Printable PDF Wordsearch Puzzles



The wordsearch generator was written in C++, and uses the libpng, cairo, cgicc, db, and pthreads libraries, and the flock function. A little bit of hacking may be required to get it to compile on your platform.

The source code may be downloaded, modified, and distributed under the terms of the GNU Public License. It has been documented with Doxygen.

Download: source.7z

Console Version

If you can manage to compile the source, you will have access to a command line version of the generator. If executed without arguments, it prints the following message to stderr:

Usage: ./console [options] word1 [word2 [...]]
  -h -? --help     Display this message
  -t --title       Set puzzle title
  -f --field       Add a field to the puzzle, such as name or date.
  -o --output      Set output PDF filename.
                   Writes a text version to stdout if omitted.
  -s --size        Set page size in points, defaults to 612x792.
  -m --mask        Specify a PNG image to use as the puzzle shape.
                   White/transparent portions of the image remain blank.
                   Uses a square mask if omitted.
  -d --dir         Specify a list of word directions, of:
                   Defaults to all directions if omitted.
  --               Interpret remaining options as words.
  ./console -s792x612 --title=Xyzzy -fName -fDate -d r,d -o puzzle.pdf -- Hello World


First, a pool of potential puzzles is created. It is initially populated with a single element, the empty puzzle.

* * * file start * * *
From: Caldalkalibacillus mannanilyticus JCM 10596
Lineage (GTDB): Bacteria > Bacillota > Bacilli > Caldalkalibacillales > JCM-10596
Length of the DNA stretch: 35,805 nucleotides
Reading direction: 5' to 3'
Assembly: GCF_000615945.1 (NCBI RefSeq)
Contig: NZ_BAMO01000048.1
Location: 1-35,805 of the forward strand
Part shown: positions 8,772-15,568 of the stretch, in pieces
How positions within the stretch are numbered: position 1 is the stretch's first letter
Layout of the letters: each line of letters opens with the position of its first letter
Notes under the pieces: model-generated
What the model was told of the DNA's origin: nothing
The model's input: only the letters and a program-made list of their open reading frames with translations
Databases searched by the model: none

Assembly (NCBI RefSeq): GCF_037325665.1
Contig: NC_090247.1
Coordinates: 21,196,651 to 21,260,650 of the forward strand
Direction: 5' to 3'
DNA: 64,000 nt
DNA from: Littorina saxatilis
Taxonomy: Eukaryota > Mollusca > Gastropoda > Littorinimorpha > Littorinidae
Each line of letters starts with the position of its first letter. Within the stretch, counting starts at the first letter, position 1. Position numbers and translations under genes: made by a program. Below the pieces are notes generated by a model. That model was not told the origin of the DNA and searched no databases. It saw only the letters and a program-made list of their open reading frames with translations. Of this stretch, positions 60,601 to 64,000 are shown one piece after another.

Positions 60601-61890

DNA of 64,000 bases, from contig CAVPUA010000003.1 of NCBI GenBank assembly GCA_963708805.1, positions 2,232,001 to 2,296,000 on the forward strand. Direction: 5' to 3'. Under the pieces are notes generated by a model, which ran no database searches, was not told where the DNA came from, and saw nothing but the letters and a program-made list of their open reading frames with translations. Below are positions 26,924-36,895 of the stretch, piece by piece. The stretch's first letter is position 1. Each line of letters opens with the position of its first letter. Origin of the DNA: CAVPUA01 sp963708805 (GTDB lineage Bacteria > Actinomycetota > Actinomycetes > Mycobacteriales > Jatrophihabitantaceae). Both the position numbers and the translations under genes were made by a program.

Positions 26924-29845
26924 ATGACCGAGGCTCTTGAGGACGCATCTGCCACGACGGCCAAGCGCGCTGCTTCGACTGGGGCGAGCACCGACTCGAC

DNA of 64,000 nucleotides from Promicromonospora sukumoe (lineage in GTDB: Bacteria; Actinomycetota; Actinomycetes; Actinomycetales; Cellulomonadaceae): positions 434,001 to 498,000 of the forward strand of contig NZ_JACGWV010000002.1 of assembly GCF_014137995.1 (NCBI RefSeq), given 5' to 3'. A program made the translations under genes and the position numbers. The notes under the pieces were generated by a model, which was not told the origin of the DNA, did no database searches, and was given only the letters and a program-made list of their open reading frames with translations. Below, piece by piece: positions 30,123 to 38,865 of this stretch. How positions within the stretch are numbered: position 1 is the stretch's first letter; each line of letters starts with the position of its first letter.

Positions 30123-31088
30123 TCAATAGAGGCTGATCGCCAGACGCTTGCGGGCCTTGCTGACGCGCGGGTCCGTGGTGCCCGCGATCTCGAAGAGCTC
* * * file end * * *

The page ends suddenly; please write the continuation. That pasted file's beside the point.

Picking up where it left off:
The generator then sorts the words by their difficulty. The letters from all the words to be added are collected together and the probability of a given letter in that collection being selected at random is calculated. For the letters of each word, their probabilities are multiplied together to determine that word's difficulty.

For each word, in order of most difficult to least difficult, that word is added to every valid position of every puzzle in the pool. If the pool is empty, the generator starts over again with a slightly larger puzzle size. The best 8192 results then replace the pool and are used as the pool for the next word. The value of a puzzle in this case is determined by the number of letters in the puzzle, with fewer letters indicating more intersecting words.

When there are no remaining words, the pool is left containing potential solutions. For each puzzle in the pool, in order of best to worst, that puzzle is verified to ensure that each word appears exactly once. If such a puzzle is found, it is used as the solution and generation is complete. If no such pool is found, the generator starts over with a slightly larger puzzle size.

Filling the puzzle with random letters is deferred to the rendering stage, and not part of puzzle generation. When the puzzle finally is filled, however, it attempts to match the frequency of the letters already in the puzzle without creating duplicates of the words in the puzzle. 128 attempts are made, after which it falls back to using an even distribution of all 26 letters.